Cristela Alonzo in "Cristela" (ABC)

The new all-American TV: How "Cristela" is changing the meaning of family television

ABC's charming new sitcom is a perfect fit for the Friday night airtime historically known as the "death slot"


Sonia Saraiya
November 1, 2014 3:00AM (UTC)

Who watches television on a Friday night?

It’s a night of programming often dubbed a “wasteland,” where sitcoms are sent to die in the Friday night “death slot.” Earlier this year, “Enlisted”’s shift to Fridays seemed to doom it to an early grave (enough so that The Army Times wrote an editorial asking Fox to move it from Fridays). Saturday night has been largely abandoned by television networks—they instead play edited films or reruns—with the notable exception of “Saturday Night Live.” A few years ago, it seemed like Friday was heading in the same direction, as several different publications observed the hesitation networks had for programming on a night largely seen to be a bust.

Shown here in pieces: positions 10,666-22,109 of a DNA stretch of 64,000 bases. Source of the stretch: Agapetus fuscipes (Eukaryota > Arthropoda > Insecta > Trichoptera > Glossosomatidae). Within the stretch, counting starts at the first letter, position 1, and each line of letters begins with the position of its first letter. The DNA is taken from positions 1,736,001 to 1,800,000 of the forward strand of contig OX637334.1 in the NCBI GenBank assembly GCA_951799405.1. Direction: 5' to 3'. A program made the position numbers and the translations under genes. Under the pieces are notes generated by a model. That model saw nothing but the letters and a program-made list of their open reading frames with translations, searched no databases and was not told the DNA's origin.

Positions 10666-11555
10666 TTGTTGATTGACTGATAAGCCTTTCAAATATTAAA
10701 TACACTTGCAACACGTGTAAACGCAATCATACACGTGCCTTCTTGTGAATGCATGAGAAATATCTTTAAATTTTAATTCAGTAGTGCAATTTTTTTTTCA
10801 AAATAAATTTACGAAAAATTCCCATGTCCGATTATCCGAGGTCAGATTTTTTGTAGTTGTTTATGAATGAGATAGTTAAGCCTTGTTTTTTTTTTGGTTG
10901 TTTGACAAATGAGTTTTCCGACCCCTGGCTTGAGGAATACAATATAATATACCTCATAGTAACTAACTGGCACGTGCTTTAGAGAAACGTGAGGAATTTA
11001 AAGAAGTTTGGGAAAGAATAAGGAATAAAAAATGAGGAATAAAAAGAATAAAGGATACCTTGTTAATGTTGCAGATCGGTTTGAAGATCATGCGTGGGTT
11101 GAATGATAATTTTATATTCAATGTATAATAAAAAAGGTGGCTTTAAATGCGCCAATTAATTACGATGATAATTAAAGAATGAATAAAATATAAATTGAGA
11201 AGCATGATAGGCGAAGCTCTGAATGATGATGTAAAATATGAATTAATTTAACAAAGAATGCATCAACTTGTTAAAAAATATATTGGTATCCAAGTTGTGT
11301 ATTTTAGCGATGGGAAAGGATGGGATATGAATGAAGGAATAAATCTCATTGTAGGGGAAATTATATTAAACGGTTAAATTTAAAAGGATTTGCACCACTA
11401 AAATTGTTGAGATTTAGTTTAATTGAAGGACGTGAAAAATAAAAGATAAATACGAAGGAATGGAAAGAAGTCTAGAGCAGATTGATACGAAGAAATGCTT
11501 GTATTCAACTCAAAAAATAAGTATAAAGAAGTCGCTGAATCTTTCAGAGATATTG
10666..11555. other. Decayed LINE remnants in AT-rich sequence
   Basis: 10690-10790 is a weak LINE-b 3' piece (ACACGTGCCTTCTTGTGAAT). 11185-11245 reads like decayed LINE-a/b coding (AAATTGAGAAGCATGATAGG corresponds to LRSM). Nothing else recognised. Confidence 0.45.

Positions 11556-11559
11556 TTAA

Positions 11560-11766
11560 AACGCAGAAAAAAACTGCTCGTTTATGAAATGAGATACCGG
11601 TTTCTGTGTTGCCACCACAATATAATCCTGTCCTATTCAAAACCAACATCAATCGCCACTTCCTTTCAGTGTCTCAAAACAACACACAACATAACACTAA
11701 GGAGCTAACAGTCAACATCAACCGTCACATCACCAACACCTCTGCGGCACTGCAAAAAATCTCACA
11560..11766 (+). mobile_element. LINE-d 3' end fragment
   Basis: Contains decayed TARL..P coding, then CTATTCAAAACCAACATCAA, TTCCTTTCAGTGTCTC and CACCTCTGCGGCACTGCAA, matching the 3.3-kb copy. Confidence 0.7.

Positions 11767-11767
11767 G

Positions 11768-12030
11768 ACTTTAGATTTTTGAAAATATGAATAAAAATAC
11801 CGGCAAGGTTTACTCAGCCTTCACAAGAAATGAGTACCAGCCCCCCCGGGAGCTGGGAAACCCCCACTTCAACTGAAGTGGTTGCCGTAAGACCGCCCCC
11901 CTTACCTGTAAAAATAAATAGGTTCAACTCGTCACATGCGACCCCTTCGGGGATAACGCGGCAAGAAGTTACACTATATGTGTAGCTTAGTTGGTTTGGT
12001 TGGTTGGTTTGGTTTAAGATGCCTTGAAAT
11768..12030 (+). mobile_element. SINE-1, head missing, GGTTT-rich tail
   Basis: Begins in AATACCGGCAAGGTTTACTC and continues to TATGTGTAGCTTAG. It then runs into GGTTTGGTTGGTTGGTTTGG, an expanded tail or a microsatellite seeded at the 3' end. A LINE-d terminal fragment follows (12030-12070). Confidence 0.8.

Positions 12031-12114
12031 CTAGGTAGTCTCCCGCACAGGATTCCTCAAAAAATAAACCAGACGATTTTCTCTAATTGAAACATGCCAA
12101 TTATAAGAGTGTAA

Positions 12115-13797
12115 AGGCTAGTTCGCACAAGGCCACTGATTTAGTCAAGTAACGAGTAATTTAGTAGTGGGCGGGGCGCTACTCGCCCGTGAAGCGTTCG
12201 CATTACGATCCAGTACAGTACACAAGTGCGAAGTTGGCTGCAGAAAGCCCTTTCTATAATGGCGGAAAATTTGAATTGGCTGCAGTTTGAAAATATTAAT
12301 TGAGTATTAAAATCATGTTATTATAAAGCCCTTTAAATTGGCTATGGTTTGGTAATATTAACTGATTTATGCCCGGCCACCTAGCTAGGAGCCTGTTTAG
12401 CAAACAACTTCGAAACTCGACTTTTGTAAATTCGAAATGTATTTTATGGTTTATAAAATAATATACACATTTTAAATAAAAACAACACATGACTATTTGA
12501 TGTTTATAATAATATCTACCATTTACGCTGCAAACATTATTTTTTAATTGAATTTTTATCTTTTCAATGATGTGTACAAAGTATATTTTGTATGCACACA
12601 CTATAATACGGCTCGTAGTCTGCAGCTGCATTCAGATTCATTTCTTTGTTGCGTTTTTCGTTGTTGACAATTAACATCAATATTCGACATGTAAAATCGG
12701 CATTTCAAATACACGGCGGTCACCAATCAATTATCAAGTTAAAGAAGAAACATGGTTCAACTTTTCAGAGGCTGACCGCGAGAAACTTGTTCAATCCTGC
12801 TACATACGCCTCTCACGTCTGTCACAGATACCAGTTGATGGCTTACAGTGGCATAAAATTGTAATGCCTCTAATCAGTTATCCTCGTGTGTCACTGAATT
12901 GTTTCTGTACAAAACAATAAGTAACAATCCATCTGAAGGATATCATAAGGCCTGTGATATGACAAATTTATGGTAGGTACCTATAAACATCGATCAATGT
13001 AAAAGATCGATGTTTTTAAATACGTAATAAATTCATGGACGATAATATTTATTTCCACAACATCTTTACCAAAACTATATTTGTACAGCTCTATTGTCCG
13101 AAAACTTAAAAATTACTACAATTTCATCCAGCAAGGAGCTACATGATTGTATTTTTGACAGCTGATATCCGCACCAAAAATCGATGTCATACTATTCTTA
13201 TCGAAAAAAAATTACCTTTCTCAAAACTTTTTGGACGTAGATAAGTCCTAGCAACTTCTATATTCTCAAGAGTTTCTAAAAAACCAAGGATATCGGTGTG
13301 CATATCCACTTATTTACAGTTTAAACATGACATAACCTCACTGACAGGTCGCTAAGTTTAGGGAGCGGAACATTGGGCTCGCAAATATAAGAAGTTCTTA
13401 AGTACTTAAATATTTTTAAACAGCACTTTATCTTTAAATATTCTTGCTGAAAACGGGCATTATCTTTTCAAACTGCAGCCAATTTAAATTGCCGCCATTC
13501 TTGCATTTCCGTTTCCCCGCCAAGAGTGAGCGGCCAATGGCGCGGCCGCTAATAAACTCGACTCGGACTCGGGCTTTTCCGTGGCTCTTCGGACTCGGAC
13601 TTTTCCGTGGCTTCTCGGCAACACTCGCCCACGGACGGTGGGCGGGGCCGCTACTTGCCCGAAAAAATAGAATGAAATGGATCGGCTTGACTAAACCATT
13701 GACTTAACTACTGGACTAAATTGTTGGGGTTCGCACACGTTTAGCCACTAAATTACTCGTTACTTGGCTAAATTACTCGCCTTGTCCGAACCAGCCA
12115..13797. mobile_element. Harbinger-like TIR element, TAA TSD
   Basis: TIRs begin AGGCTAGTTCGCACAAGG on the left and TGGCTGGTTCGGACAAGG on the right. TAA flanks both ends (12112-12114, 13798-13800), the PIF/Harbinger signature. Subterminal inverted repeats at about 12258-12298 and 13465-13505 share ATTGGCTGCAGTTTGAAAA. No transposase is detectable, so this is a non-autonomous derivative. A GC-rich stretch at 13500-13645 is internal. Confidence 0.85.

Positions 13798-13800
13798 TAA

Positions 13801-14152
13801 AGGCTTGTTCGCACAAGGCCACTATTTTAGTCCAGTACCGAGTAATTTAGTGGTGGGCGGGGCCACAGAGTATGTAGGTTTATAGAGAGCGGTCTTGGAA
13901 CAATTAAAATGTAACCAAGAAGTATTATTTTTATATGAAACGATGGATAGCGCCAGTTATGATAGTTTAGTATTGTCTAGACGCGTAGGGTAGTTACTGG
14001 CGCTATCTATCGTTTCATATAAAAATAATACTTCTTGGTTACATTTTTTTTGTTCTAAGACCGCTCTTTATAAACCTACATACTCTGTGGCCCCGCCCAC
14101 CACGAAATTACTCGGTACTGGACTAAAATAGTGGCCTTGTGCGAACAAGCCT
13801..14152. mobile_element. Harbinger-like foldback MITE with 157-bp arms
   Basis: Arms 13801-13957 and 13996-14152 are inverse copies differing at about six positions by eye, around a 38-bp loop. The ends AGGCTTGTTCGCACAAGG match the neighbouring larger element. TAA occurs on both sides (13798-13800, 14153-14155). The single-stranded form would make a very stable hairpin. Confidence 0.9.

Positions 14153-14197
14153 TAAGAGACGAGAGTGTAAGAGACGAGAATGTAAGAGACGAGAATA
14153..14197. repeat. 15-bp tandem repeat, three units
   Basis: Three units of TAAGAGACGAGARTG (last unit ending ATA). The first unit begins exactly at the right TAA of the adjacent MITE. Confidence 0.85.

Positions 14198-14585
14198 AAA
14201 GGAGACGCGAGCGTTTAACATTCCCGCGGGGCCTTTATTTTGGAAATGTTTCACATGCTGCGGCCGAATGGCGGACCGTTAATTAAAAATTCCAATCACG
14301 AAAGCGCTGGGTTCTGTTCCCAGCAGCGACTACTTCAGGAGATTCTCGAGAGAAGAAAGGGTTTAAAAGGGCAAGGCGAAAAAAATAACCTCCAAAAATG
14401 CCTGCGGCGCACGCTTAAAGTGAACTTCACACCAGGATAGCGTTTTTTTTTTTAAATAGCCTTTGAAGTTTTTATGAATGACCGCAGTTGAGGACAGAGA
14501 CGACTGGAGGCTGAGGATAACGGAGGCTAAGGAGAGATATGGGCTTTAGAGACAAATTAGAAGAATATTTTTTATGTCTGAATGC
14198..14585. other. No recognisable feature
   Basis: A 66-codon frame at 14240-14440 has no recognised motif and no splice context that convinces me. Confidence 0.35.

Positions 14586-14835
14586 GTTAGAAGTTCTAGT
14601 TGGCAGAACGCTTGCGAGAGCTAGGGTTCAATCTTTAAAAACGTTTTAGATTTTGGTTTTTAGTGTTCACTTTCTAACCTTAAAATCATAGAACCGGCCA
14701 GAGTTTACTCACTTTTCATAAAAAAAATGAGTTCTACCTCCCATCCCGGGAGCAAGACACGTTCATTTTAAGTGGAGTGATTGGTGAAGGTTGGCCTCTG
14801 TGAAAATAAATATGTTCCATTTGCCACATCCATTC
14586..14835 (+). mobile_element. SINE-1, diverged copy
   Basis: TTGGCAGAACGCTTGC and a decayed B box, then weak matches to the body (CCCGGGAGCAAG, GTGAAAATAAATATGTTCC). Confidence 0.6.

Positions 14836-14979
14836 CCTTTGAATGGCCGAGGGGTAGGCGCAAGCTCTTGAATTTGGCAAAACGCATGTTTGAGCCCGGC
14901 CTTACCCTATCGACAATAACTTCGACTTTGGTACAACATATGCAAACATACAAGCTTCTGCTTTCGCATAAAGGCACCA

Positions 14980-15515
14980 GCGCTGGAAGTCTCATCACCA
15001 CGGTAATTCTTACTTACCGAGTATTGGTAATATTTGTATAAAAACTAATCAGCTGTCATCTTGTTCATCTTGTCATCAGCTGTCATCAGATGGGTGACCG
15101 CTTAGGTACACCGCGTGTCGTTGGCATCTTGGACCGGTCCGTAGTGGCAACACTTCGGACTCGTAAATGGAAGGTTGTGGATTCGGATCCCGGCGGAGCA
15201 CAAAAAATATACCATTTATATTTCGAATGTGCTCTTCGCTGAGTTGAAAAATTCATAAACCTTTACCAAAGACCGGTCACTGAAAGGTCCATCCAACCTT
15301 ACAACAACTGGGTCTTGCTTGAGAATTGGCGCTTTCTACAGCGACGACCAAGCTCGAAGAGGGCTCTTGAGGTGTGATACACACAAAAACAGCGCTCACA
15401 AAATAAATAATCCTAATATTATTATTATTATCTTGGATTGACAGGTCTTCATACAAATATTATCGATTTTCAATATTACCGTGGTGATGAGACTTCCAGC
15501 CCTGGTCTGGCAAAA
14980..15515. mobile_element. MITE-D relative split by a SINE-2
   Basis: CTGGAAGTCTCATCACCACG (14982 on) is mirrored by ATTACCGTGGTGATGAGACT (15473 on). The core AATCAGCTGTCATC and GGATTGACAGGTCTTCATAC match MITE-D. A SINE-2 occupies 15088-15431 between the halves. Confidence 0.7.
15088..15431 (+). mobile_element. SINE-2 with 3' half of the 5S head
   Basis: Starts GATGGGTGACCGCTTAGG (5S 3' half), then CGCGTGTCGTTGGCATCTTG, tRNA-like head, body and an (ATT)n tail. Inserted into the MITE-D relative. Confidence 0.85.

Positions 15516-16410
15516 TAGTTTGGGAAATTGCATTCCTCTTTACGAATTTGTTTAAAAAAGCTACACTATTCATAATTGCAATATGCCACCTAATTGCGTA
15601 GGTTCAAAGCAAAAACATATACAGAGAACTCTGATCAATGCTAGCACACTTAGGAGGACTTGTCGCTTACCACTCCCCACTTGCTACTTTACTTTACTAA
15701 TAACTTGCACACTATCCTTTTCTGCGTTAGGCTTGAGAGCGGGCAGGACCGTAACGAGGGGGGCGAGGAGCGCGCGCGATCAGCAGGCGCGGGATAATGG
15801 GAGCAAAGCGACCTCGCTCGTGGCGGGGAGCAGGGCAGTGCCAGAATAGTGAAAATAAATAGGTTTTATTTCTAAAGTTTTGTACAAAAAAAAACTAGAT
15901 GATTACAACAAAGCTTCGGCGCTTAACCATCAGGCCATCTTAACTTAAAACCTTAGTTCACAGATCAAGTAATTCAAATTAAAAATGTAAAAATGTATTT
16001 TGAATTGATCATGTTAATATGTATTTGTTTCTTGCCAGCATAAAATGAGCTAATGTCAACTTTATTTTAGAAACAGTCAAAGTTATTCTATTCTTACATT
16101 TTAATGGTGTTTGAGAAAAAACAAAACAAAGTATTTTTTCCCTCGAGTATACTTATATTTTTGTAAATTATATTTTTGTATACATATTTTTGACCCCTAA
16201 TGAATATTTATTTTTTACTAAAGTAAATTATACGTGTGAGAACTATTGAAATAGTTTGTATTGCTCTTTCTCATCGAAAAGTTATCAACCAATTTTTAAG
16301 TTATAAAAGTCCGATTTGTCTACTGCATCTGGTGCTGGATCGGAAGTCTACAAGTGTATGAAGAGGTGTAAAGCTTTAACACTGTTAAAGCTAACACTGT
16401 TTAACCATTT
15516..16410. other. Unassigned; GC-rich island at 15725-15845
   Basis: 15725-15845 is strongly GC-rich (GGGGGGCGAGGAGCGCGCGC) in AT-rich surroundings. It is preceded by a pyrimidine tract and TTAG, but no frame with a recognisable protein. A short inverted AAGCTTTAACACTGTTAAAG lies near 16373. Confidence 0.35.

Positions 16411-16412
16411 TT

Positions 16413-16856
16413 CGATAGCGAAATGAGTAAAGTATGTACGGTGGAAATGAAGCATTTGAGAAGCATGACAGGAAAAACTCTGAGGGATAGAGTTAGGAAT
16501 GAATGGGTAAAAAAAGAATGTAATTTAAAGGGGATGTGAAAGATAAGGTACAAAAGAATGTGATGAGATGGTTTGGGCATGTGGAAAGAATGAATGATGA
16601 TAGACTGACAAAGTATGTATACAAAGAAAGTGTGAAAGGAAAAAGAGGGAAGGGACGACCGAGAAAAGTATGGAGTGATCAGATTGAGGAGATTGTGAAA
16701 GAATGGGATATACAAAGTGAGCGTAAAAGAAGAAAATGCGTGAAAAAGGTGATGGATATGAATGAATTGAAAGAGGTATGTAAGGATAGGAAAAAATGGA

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So it was with some consternation that I saw one of the season’s funniest new comedies relegated to a Friday night slot on ABC. “Cristela” is a half-hour comedy from comedian Cristela Alonzo, mining her own experience as a Latina who doesn’t fit into the stereotypical mold. In some ways, it’s such a throwback: It’s a multi-camera sitcom about a family, with the laugh track and broad humor to prove it. In other ways, it’s incredibly fresh: Cristela Alonzo’s brand of humor could be compared to (yep) Lena Dunham’s, by which I mostly mean that they are both young, sharply comic writers bringing their personal lives into their art, acting at once as ambassadors for their milieu and gentle satirists of it.  Specifically, “Cristela” takes an unsparing look at Latino culture—and the way it’s perceived by others. (For example: In last week’s episode, Cristela’s sister Daniela, in an attempt to impress her white friends, tells them that Cristela is a hired nanny. It’s so terrible it’s hilarious.)